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What a Name!
If you suffer as a Christian, do not be ashamed, but praise God that you bear that name (1 Peter 4:16). Scripture: 1 Peter 4:12-19 Song: “There’s Something About That Name” With pen in hand, Peter remembers. He recalls the mountaintop where Jesus glowed white in glorious rapture and talked with spiritual giants. He recollects the small room tucked away in the family house where a young girl returned to life and got her future back. He remembers an after-breakfast walk along the rock-strewn beach of a familiar lake . . . and the softly spoken words of hope and trust. As Peter calls to mind the highlights of his days with Jesus, he puts pen to scroll and urges those who read his letter to remember. They must not forget the name by which they are known. Remembering that name, God raises them above their troubles. Jesus saves them, as His name promises He will do. We have no portraits of our Lord, but we have His name. The name of one who rises up in the pages of history more formidably than any Gibraltar up out of the sea. Great men and women come and go, but Jesus came and stayed. He is the centerpiece of the masterpiece.
Jesus, with Your name I am blessed, and by Your name I am called. It is in Your name I am sent, and it is for Your name I go. Praise to You! Amen.
September 27–30. Phillip Barnhart is a retired minister living in Florida who occasionally serves as an interim. He has written several books and many articles.
Sep tem ber
What a God!
Woe to him who quarrels with his Maker . . . Does the clay say to the potter, “What are you making?” Does your work say, “He has no hands”? (Isaiah 45:9). Scripture: Isaiah 45:9-13 Song: “All Praise Be to God” As Uzziah’s reign drew to a close, a tranquil interlude for the nation ended. Isaiah understood the potential political turmoil and urged the country to stand on firm theological principle. The people must affirm the sovereignty and supremacy of God. They must know God is in charge. Before the battle of Waterloo, Napoleon said to his staff, “We will place the infantry here, the cavalry here, and the artillery here.” A member of his staff spoke up, “Shouldn’t we pray about this, sir?” Napoleon stood to his full stature and responded, “It is Napoleon who proposes and disposes.” From that moment on, the battle of Waterloo was lost. The rain came in torrents and bogged down infantry, cavalry, and artillery. While attempting to explain the role of president of the United States to her 4-year-old son, a mother said the president was the boss of the country. Using his newly acquired Sunday school wisdom, the little guy exclaimed, “No, Mommy, that’s not true. God is the boss.”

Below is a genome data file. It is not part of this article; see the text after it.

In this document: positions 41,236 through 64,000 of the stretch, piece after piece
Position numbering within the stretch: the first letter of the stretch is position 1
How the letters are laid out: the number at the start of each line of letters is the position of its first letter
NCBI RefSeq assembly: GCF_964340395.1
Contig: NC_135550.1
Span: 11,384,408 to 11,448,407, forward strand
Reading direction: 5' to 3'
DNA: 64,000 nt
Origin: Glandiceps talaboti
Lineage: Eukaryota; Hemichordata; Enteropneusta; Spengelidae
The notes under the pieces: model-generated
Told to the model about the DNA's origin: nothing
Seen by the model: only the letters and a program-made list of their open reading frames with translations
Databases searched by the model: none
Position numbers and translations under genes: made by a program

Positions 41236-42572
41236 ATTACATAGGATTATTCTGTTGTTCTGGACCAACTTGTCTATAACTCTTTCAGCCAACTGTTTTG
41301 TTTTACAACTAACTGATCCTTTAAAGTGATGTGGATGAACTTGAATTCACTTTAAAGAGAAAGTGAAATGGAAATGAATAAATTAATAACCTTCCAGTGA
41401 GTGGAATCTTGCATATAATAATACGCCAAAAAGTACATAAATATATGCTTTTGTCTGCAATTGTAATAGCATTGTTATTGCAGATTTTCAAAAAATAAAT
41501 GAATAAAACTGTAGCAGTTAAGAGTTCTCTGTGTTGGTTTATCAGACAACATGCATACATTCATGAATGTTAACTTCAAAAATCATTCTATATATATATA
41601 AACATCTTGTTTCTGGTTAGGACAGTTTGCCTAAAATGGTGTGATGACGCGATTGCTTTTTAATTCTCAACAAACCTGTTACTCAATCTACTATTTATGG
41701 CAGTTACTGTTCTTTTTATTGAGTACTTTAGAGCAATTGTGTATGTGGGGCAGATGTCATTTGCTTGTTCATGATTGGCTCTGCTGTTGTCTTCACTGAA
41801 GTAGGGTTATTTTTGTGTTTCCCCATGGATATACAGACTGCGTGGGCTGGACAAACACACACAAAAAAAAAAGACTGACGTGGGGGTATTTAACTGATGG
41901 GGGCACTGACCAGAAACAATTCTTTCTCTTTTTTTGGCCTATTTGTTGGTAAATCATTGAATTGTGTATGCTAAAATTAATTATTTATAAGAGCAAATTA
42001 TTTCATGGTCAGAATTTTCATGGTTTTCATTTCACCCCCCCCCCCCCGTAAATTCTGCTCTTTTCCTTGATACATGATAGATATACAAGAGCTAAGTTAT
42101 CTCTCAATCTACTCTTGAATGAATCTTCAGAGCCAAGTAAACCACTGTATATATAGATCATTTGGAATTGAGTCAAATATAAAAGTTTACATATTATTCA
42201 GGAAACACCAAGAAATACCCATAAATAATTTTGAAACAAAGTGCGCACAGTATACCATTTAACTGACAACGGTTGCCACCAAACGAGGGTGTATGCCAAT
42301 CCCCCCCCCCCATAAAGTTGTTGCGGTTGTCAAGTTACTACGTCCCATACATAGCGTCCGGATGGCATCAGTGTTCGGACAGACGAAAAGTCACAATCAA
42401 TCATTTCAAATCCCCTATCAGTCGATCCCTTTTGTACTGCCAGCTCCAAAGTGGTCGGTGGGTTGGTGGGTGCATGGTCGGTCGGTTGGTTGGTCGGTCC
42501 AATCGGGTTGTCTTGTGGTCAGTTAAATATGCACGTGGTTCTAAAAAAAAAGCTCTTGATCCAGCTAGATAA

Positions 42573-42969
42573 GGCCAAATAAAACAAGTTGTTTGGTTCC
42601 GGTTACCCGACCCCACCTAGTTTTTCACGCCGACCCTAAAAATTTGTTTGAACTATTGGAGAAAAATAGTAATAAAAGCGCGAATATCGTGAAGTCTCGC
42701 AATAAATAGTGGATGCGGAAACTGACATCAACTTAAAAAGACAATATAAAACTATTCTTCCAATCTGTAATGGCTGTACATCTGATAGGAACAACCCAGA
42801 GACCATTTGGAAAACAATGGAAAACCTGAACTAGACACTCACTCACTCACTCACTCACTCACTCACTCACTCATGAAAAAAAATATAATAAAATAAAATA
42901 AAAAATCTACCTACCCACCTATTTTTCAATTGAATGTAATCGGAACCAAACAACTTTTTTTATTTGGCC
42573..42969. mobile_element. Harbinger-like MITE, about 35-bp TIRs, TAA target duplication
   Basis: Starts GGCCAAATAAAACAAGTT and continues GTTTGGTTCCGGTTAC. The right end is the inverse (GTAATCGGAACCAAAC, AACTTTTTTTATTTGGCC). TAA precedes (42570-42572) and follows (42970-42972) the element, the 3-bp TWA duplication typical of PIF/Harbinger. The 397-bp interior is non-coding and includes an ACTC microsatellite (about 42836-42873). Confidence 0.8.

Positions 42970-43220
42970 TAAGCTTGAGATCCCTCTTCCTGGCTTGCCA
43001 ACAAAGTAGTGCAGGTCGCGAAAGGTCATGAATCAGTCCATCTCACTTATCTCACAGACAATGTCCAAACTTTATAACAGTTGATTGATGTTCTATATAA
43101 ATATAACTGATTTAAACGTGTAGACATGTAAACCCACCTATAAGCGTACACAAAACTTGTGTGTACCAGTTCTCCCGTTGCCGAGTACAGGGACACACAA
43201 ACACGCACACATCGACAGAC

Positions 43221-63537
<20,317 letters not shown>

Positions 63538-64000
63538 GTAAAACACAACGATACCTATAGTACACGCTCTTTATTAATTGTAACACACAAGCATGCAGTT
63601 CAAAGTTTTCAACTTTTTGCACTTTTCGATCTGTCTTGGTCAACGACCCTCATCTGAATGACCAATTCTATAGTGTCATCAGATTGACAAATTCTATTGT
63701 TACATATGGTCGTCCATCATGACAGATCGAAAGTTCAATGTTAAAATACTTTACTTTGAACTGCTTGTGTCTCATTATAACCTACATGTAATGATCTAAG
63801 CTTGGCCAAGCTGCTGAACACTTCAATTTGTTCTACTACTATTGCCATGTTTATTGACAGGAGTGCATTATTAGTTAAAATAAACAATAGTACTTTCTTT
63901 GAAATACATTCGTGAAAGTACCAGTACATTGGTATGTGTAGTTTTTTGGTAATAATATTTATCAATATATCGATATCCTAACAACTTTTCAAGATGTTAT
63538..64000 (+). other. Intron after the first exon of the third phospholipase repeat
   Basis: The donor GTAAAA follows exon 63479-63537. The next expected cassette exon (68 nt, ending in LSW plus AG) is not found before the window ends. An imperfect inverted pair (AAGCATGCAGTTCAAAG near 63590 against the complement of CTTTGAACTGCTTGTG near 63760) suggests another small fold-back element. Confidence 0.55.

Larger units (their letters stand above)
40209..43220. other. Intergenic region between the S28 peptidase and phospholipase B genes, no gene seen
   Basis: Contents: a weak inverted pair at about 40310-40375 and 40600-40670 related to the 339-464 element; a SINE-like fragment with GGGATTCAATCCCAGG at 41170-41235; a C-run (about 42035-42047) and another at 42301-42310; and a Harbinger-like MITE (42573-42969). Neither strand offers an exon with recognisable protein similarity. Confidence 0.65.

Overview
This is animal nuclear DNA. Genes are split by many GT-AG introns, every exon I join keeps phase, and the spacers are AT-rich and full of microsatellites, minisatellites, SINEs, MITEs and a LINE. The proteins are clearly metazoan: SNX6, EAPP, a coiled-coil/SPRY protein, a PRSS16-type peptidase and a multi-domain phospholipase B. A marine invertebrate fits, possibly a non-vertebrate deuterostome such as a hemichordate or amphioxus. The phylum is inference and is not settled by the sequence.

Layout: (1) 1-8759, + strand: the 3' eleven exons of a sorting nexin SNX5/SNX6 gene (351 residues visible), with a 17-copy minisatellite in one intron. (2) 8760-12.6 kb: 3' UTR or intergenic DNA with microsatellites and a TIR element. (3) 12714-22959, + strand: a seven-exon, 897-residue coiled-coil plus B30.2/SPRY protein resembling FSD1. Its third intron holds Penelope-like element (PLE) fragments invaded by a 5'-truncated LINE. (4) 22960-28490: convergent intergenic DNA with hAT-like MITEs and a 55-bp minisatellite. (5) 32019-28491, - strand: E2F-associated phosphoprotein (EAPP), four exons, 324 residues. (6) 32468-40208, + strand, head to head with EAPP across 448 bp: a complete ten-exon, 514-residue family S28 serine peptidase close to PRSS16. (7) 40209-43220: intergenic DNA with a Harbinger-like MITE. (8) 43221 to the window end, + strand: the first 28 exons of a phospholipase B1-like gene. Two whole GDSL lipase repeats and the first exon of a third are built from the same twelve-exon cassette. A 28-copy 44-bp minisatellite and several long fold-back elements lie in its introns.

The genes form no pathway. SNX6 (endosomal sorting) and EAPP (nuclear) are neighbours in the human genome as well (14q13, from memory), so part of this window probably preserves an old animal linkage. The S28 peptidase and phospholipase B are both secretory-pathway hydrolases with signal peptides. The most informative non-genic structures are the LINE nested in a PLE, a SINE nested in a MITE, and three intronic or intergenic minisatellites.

Dear God, my past, present, and future are in Your hands. All the tenses of my life are under Your sovereignty. You know where I am, and You know who I am. So, please, direct my steps today. In the name of Jesus, amen.
Se pte mbe r
What a Praise!
Now, our God, we give you thanks, and praise your glorious name (1 Chronicles 29:13). Scripture: 1 Chronicles 29:10-16 Song: “Praise to the Lord, the Almighty” The people have given, and the offering plates are full. The building project is adequately financed, and a proper residence for God can be built. It is fitting that the king kneels and gives praise to God. “David praised the Lord in the presence of the whole assembly” (v.10). David takes time to give thanks. It is always time to give thanks. As someone has said, we should always be praising God, because God is always blessing us. A minister had just started his Sunday sermon when it began storming outside. With thunder and lightening, rain poured down in wild torrents. “God is wonderful!” the minister told the congregation. “While we’re sitting here dry and comfortable, God’s out there in the parking lot washing our cars for us!” God’s blessings do rain down on us every day, in every way. We only have to hold the hand of one we love, or watch a child at play on the sidewalk, or lift a juicy apple to our lips to know that. We only have to take a breath to know it is time to give thanks.
Father, You so are good to me. You are generous beyond measure, so I cannot count high enough to itemize my blessings. I sit at Your table and eat my fill—then You offer even more. Thank You, in Jesus’ name. Amen.
Sep tem ber
What a Beginning!
Remember also your Creator in the days of your youth, before the evil days come, and the years draw nigh, when you will say, “I have no pleasure in them” (Ecclesiastes 12:1, Revised Standard Version). Scripture: Ecclesiastes 12:1-8 Song: “The Year Is Swiftly Waning” The book of Ecclesiastes relates Solomon’s futile attempt to produce meaning in life. He’s cynical about the human situation, and his writing hardly fosters hope. Failing to find the meaning of life in science, philosophy, or pleasure, the king concludes that nothing makes much sense. Ecclesiastes is an autobiography of someone out of fellowship with God; it shows us the emptiness that it brings. However, give Solomon credit: he knows his condition and wants others to avoid it. He encourages people to remember God when they are young. Ecclesiastes, interestingly enough, closes by calling young people to faith. I was blessed with immediate exposure to the Christian faith. Born on Wednesday and taken to church the following Sunday, I have been there ever since. All through my childhood, faith was nurtured in me. Precepts and principles flowed into me, and my relationship with God guided the steps I took in life. For over 70 years I have stood firm on that foundation.